Tokyo Xanadu (Vita)

Nihon Falcom is a Japanese video game developer who has been around for decades.  Their most well-known series in the US is probably Ys (pronounced ‘ease’) but even then that’s a pretty niche series.  Another popular series they made (at least in Japan) was the Xanadu games, which received many sequels and spinoffs.  Fans of the NES may have played some of these spinoffs, like Faxanadu or Legacy of the Wizard (yes, really, all those games are related in a way).  One thing the Xanadu games have in common is that, well, they don’t have anything in common!  None of them are really related in any way (that I’m aware of), and such is the case with the newest in the series: Tokyo Xanadu.  In this game you play as a normal Japanese high school boy.  You have a part time job and hang out with friends.  But one day you discover an alternate dimension filled with dungeons and monsters, and find out that some of your classmates are involved.  Now you must juggle school, a part time job, and saving the world with your friends.

There are two main parts to Tokyo Xanadu.  The first part is playing out the normal life of the main character.  You’ll go to class, talk with friends, buy stuff at the mall, go to your part time job, etc.  You can do things like read books in the library to increase stats like Wisdom, but otherwise this is just a way to move the story along.  And personally, I didn’t enjoy this part very much.  I hated having to search for particular rooms in high school, what makes you think I’d enjoy doing that in a game?  I did pretty well in high school, but I don’t particularly remember liking it that much.  But I’ve been there, done that, got the T-shirt.  I don’t want to relive it in a game.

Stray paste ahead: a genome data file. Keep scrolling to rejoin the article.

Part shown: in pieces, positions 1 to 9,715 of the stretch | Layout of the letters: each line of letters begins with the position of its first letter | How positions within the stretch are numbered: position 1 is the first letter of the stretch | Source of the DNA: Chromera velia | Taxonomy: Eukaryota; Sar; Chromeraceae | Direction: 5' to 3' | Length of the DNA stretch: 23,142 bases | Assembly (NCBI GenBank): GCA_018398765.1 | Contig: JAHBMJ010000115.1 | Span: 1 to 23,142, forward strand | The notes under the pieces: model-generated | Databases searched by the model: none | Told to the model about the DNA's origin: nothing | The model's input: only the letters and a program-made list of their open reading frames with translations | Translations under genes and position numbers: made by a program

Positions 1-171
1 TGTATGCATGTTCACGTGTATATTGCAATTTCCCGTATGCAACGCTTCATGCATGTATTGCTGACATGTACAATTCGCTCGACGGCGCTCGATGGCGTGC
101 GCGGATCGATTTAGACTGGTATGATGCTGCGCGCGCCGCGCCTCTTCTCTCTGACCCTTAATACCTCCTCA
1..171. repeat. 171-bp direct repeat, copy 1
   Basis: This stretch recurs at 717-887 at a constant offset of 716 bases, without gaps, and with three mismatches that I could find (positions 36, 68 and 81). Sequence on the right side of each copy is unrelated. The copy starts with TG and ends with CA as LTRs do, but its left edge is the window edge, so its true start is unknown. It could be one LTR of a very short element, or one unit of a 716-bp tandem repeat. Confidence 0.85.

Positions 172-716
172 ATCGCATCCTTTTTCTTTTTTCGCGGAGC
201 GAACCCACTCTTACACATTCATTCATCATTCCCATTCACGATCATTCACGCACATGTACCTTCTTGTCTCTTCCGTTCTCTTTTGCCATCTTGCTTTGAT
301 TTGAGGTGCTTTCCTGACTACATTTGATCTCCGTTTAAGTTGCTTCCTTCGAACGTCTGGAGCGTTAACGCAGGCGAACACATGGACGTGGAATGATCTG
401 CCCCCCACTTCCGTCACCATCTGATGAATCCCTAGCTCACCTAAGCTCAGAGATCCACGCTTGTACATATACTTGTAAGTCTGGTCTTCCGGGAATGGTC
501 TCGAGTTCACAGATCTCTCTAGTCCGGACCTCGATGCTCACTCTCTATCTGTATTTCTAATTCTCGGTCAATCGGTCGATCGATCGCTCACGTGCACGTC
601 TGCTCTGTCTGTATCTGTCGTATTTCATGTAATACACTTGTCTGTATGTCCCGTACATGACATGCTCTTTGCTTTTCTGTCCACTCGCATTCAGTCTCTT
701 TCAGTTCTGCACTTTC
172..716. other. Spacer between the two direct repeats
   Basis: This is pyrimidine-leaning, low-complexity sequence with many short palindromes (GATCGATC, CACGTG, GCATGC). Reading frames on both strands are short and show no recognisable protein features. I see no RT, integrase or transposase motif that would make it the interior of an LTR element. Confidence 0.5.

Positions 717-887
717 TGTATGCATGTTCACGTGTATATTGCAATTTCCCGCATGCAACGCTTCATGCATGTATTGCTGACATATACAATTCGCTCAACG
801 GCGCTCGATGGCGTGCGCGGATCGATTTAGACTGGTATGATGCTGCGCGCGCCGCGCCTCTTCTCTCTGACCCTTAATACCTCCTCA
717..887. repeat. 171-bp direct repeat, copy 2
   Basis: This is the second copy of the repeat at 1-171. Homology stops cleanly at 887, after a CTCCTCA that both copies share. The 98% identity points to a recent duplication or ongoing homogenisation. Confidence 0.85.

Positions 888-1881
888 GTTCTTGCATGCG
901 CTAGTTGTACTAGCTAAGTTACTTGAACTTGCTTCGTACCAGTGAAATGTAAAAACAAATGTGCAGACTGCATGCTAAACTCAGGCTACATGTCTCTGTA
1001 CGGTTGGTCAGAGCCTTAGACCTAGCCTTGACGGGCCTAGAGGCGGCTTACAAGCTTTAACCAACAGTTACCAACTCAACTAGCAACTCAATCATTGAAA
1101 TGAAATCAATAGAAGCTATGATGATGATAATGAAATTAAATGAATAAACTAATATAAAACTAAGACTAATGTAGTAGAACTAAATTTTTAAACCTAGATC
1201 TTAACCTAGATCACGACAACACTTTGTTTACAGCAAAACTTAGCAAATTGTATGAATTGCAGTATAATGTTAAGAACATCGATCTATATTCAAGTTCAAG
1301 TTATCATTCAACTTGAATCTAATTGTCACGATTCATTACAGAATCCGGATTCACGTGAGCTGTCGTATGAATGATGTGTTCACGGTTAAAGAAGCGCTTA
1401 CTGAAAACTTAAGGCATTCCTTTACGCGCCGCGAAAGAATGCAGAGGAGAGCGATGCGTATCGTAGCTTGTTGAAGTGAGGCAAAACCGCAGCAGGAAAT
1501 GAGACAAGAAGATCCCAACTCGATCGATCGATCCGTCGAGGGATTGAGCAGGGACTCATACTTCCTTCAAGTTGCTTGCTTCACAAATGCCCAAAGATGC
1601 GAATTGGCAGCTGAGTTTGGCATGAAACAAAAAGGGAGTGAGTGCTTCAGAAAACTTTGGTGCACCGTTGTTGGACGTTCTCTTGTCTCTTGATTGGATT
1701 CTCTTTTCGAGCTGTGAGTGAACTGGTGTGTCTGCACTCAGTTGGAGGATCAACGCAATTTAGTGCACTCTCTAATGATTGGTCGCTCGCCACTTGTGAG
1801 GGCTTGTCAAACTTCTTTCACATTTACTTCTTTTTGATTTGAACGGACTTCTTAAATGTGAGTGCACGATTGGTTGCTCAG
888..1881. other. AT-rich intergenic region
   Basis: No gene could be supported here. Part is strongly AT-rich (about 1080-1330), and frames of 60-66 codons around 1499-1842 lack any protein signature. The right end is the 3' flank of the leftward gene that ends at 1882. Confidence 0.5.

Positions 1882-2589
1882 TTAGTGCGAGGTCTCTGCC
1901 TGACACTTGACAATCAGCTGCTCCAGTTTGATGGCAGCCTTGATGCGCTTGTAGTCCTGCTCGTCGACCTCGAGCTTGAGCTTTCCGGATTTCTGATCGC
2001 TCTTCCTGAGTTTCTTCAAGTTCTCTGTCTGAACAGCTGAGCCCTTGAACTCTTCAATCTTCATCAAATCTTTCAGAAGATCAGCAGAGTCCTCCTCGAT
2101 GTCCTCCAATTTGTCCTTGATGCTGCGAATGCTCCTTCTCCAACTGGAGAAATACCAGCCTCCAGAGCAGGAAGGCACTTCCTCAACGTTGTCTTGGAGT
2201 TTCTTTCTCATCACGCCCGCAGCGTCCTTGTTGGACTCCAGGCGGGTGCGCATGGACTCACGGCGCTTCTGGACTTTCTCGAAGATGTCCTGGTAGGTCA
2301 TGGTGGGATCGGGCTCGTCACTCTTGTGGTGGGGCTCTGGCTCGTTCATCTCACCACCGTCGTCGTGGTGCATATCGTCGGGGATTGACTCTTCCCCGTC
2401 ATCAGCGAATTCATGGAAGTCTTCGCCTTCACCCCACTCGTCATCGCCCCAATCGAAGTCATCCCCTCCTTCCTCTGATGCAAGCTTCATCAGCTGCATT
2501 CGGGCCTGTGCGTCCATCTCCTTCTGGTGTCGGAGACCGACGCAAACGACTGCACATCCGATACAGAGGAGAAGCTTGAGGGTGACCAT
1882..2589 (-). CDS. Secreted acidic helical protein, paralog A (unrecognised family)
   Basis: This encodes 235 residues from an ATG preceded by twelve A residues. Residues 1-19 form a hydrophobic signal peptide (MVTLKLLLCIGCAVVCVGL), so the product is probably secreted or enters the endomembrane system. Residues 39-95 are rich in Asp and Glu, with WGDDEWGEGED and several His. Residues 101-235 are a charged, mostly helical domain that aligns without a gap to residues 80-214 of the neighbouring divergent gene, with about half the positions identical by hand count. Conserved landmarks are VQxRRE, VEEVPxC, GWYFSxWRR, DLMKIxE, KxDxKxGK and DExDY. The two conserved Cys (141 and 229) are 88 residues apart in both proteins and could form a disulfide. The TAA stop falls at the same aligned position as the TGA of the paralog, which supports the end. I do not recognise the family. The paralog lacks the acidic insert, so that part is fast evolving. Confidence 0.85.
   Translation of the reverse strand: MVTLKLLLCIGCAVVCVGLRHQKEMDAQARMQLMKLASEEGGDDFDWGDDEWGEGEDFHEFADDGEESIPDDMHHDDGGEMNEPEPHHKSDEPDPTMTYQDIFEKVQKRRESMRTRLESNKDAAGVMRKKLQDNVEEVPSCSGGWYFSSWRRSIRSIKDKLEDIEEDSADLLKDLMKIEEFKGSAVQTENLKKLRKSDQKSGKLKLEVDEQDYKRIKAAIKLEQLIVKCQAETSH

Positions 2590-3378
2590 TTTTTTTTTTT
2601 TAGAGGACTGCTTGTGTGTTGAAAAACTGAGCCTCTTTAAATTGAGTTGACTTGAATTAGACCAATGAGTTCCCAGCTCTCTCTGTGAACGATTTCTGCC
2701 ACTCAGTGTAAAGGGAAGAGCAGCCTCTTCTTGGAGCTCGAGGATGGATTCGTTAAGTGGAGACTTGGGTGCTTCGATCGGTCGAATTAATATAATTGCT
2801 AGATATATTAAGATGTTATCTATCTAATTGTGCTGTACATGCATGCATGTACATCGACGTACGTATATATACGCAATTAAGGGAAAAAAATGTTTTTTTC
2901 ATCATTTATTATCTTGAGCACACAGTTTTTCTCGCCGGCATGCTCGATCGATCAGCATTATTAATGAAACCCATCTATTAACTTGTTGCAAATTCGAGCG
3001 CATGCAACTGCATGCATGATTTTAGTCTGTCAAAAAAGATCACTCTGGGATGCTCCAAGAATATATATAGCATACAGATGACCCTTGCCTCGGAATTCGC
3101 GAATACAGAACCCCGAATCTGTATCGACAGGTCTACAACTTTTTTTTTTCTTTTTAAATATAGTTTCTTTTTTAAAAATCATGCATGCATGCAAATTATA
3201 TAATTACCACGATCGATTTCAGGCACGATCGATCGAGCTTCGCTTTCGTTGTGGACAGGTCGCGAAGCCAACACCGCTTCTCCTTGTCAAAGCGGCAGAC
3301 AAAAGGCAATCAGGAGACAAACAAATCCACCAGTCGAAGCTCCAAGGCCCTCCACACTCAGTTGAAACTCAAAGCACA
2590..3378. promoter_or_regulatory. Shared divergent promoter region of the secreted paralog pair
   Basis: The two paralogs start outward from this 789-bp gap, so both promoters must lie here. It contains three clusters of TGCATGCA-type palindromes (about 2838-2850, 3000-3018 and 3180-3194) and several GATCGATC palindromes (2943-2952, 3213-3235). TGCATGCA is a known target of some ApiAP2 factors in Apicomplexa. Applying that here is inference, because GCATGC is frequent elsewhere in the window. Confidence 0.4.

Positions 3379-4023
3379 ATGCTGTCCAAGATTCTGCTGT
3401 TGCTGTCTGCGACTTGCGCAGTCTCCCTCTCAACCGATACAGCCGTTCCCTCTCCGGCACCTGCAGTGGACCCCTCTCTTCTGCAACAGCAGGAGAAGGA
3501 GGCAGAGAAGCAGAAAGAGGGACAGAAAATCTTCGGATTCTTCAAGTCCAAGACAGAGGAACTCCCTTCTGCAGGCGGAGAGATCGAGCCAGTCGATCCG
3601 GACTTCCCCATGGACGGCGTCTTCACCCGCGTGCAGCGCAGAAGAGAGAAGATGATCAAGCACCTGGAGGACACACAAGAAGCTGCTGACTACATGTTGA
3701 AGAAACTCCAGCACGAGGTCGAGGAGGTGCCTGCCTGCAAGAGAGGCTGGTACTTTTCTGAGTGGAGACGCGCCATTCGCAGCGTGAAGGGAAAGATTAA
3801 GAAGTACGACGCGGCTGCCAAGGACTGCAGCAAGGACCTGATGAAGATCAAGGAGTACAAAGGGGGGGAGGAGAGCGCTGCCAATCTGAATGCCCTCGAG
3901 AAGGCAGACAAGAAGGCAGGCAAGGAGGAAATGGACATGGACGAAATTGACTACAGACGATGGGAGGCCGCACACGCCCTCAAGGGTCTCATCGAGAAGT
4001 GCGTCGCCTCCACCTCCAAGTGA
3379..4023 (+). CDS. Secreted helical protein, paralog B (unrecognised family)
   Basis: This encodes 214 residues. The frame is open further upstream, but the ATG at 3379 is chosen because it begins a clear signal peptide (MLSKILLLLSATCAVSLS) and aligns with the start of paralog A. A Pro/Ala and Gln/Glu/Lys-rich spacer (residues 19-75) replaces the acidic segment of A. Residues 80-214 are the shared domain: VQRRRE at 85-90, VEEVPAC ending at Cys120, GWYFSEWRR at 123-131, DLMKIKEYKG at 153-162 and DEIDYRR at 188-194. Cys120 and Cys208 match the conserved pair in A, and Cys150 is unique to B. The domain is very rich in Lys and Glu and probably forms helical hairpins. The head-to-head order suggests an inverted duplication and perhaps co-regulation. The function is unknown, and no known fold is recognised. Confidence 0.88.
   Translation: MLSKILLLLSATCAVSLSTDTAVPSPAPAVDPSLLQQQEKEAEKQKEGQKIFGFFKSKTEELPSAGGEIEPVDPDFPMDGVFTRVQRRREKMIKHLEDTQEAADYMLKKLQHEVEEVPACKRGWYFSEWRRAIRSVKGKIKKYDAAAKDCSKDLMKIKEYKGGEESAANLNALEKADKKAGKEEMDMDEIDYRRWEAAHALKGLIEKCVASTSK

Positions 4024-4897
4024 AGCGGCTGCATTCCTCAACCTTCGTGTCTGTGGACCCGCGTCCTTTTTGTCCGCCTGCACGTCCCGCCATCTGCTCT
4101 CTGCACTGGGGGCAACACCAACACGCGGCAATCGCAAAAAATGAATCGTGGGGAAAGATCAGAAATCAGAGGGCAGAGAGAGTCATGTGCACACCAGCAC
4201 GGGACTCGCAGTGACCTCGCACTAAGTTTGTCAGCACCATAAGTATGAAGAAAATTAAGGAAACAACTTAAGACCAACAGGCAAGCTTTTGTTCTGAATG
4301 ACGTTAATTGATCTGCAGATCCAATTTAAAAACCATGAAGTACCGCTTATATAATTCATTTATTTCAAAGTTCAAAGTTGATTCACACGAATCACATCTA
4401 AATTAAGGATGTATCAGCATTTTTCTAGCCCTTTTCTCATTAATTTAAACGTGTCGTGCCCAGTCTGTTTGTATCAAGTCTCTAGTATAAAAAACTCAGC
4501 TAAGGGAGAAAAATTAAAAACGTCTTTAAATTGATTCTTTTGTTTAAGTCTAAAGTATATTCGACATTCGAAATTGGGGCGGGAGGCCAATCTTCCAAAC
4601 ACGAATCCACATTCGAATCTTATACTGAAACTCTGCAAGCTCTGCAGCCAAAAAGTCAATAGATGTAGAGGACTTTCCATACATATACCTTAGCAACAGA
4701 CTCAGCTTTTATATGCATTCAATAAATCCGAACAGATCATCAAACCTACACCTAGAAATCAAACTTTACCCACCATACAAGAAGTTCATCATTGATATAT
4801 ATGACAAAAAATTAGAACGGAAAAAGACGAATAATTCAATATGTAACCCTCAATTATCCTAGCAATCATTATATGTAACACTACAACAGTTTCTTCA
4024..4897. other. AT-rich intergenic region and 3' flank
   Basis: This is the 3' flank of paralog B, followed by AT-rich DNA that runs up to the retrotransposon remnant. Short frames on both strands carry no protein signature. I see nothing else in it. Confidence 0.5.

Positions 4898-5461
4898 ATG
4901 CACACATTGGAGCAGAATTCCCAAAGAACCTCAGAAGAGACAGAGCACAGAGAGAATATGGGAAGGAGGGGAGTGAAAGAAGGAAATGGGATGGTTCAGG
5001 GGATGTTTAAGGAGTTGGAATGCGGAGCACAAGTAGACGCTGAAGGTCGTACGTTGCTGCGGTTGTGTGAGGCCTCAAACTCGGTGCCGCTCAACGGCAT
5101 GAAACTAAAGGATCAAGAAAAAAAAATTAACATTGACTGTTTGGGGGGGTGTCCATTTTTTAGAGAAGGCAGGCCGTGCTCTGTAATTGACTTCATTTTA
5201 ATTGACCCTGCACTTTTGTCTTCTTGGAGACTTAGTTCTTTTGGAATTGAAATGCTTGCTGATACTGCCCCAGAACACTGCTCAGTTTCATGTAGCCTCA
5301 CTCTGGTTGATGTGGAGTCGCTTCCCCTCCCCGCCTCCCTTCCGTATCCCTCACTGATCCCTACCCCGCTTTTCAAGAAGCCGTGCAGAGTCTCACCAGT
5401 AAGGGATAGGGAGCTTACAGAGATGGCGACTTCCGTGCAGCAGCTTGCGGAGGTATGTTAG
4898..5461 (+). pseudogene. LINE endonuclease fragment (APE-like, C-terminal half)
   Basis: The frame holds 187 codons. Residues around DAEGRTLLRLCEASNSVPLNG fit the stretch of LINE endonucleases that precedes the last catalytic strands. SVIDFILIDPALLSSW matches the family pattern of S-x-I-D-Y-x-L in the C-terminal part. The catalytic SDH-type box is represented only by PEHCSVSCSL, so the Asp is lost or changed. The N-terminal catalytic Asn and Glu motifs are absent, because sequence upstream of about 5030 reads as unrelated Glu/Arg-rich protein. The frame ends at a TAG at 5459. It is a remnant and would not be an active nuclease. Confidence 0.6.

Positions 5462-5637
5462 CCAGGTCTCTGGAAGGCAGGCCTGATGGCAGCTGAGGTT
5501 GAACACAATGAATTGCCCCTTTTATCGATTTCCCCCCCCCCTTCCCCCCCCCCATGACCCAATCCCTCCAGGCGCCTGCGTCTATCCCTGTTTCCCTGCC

The other part of the game I enjoyed much more.  At certain points you’ll enter the other dimension and fight monsters in dungeon mazes in real time.  Gameplay is similar to other 3-D action games like Ys, Kingdom Hearts, or even Legend of Zelda.  You can switch out characters and each one wields a special elemental weapon good for defeating certain monsters.  You’ll find items and treasures you can use or equip, and gain experience points to level up your fighters.  I really wish the whole game was just this part, and just ditched all the high school drama stuff.

Graphics are pretty good and the controls are nice, although I did have to change the buttons to be more my liking.  You can also select the difficulty, too, which is good as all types of gamers can enjoy this.  I guess if you enjoy playing out high school days in games like Persona, you’ll enjoy Tokyo Xanadu if you like a little action to go along with your Saved By the Bell shenanigans.  Honestly I’m surprised Falcom went this route with this game, as they usually focus more on gameplay and sustenance more than storyline fluff.

Kid Factor:

Tokyo Xanadu is rated T for Teen with ESRB descriptors of Drug Reference, Fantasy Violence, Language and Suggestive Themes.  You do swing fantasy weapons and projectiles at monsters, who just disappear when defeated. All the other stuff is just in the text only, and is presented in that campy anime way.  I guess if you have preteens and teenagers who are accustomed to what’s in many anime cartoons and comics now, they’ll be OK with this game.

One Response to “Tokyo Xanadu (Vita)”

  1. Great review Cary. I’m thinking about picking this game up.

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